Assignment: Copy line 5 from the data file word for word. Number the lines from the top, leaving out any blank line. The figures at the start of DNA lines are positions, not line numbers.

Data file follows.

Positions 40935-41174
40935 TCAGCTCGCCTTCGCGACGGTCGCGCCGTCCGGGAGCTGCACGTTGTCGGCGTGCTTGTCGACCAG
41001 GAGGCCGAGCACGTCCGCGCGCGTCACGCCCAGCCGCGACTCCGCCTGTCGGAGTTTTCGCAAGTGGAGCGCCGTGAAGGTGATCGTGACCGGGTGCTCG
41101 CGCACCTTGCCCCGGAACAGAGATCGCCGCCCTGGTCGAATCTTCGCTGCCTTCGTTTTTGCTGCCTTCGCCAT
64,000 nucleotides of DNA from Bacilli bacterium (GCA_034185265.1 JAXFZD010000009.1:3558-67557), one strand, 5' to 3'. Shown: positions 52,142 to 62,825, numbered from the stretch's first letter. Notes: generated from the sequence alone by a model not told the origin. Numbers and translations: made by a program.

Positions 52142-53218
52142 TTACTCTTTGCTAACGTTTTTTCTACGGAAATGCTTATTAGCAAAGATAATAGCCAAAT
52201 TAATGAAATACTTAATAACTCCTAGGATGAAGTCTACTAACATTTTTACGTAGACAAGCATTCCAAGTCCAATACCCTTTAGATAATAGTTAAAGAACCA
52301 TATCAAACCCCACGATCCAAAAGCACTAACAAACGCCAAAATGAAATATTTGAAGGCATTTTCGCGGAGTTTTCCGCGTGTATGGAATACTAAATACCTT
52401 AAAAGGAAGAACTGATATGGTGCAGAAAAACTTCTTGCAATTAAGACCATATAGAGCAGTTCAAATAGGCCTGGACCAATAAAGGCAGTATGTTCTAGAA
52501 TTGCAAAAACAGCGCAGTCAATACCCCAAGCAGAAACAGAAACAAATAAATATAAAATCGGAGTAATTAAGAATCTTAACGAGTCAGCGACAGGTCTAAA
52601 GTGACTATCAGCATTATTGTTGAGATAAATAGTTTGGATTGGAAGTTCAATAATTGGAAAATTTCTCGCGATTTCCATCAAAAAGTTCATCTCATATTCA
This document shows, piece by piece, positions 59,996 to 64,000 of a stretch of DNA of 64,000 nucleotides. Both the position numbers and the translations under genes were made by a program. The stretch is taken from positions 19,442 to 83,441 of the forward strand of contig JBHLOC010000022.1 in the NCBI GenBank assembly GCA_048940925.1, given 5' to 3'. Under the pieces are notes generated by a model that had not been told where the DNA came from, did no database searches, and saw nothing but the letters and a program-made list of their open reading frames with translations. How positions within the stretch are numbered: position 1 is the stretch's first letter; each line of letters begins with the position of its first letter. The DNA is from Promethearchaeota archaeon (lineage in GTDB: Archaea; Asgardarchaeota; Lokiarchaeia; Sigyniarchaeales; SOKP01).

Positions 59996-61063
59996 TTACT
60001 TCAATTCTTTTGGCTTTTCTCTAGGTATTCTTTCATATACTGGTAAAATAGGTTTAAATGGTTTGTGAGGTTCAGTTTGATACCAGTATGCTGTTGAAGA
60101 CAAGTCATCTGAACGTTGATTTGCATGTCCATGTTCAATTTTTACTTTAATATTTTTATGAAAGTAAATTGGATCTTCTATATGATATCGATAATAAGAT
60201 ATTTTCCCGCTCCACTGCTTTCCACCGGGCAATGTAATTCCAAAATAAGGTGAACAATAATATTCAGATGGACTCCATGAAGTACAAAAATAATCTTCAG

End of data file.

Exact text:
64,000 nucleotides of DNA from Bacilli bacterium (GCA_034185265.1 JAXFZD010000009.1:3558-67557), one strand, 5' to 3'. Shown: positions 52,142 to 62,825, numbered from the stretch's first letter. Notes: generated from the sequence alone by a model not told the origin. Numbers and translations: made by a program.